They may be newcomers and somewhat amateurs, yet Hubert Fayard and his colleagues are among the first French vocal supporters of DPR/LPR to obtain concrete gains for their causes. For Donetsk and Luhansk self-proclaimed authorities, the move is important. They are not recognised by any country in the world, but by South Ossetia, that is to say by another Russia-backed unrecognised separatist entity. Russia itself has an ambiguous position: it has not established diplomatic relations with Donetsk and Luhansk as it still officially considers them as parts of Ukraine within the Minsk process. Yet it has recognised passports and a set of administrative documents issued by the unrecognised republics. So-called DPR and LPR pride themselves with any sign of international recognition. The Marseille Center is the 5th in Europe of the kind. One opened in Ostrava (Czech Republic) yet was shut down by a court decision. More are located in Torino (Italy), Vienna (Austria) and Athens (Greece). In most cases, so-called “representatives” are connected to extreme-right wing parties and movements.
In a video statement screened at the opening of the Center, Natalia Nikonorova prides herself with the “establishment of direct contacts with the European audience” and the possibility to “share clear information” from the Center. Even if Hubert Fayard’s initiative has no official institutional connection, his activity as a channel of information may contribute to the overall information war that rages since 2013. A series of speeches at the opening ceremony already contributed to the phenomenon. Controversial writer Xavier Moreau seized the opportunity to remind his audience that “Ukraine never existed (…) it was always an intellectuals’ dream rather than a reality (…) until a radical nationalist movement developed in Western Ukraine”. In his words, the ongoing war is nothing but “an attack on the identity of the South-East Ukraine, that is regions shaped by Russia”. And he warned against the choice of some in the Ukrainian leadership, namely Speaker Andriy Parubiy, to implement the “Croatian solution”, that is to say ethnic cleansing. Such allegations are all questionable. Yet none of them were contradicted by the audience. The discussions held in this Marseille hotel made up a concrete demonstration of virtual texts and comments seen on several social networks and blogs.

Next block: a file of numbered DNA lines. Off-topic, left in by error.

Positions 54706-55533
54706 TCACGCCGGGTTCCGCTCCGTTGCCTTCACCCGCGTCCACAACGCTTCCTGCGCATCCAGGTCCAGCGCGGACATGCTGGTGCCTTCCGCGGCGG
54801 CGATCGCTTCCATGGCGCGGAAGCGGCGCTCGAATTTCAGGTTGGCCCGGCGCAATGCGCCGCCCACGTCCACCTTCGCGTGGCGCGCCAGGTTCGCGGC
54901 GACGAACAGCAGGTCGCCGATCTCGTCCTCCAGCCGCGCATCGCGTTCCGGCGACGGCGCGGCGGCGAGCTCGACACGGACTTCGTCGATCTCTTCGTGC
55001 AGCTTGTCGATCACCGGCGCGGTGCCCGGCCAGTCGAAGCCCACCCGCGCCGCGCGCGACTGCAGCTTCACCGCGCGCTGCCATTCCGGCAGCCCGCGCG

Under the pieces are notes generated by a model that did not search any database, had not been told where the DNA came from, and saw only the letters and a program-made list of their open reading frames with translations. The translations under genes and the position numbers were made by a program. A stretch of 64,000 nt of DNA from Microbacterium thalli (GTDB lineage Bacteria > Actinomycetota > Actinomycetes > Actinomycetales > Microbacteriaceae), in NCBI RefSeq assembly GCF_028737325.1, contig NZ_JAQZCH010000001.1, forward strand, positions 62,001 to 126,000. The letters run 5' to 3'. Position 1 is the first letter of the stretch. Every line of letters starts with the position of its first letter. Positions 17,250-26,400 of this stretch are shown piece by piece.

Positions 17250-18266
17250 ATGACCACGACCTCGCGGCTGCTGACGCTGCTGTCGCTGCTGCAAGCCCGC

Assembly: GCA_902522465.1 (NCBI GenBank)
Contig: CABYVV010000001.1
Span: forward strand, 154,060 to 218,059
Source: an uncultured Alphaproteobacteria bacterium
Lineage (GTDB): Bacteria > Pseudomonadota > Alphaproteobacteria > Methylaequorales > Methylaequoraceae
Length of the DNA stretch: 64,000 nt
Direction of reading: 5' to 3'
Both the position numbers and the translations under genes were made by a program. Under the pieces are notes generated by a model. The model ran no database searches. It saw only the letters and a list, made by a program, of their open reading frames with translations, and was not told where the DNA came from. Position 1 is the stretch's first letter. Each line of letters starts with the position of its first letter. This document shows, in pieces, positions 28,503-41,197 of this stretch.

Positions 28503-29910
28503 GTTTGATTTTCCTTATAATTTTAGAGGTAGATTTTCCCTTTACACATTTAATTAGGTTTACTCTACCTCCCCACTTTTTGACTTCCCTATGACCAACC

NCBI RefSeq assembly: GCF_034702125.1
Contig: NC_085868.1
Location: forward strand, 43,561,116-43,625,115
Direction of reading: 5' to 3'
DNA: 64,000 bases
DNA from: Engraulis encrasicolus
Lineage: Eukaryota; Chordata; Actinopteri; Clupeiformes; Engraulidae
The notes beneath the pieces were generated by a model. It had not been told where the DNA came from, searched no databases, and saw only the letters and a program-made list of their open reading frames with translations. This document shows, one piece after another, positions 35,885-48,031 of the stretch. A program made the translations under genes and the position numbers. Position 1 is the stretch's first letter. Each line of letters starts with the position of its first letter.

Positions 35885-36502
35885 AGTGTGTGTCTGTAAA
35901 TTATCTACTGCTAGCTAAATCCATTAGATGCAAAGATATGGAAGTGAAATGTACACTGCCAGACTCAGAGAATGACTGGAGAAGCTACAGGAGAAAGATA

As a guarantor of the official policy of non-recognition of so-called DPR, the French ministry of Foreign Affairs filed a complaint to the General Prosecutor’ office to inquire on the “intentions” of the Center and on its compatibility with the law. A similar court process has forced the Czech “consulate” to shut down as such. It appealed to the court. Yet it may still continue to be active under another name. One may imagine a similar scenario for the Marseille Center – that it may keep operating under the disguise of a cultural center, for example. Several observers see it as a new demonstration of the asymmetric use of Western liberal institutions by their opponents. The debate rages now in France on the launching of Kremlin-managed “Russia Today France”, whereas state-owned “France 24” is not allowed to open offices in Russia.
As in many cases, one of the main issues may well be money. Hubert Fayard assures his Center is financed thanks to individual donations from sole French citizens. Indeed, the Center’s opening looked low-key. Participants used basic equipments. Some dysfunctions occurred in the video screenings. Yet the office’s rental and the booking of a conference room in the very central Novotel hotel do generate some serious expenses. As a legally-registered association, the Center has to disclose its financial records. Time will tell whether the Center may exist as both a legal and transparent entity. As of today, it is evidently a victory, be it symbolic, for so-called DPR and its supporters.